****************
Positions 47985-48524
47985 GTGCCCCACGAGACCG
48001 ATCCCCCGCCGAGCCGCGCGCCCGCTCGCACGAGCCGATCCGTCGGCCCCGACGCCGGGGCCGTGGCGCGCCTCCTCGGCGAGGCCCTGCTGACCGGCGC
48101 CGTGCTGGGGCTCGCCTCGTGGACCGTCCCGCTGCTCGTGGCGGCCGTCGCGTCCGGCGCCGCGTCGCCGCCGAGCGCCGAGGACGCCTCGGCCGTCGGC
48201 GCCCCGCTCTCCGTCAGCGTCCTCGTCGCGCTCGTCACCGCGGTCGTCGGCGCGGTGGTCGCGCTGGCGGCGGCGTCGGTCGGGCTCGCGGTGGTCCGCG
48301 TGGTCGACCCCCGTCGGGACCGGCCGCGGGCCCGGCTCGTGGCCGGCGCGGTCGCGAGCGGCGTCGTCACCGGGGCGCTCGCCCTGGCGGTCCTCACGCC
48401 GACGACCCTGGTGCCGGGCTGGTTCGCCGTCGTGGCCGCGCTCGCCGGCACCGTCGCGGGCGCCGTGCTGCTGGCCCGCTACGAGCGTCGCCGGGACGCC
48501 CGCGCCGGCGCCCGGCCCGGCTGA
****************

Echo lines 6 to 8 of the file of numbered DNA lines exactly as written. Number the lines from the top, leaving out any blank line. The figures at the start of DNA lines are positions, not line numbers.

48301 TGGTCGACCCCCGTCGGGACCGGCCGCGGGCCCGGCTCGTGGCCGGCGCGGTCGCGAGCGGCGTCGTCACCGGGGCGCTCGCCCTGGCGGTCCTCACGCC
48401 GACGACCCTGGTGCCGGGCTGGTTCGCCGTCGTGGCCGCGCTCGCCGGCACCGTCGCGGGCGCCGTGCTGCTGGCCCGCTACGAGCGTCGCCGGGACGCC
48501 CGCGCCGGCGCCCGGCCCGGCTGA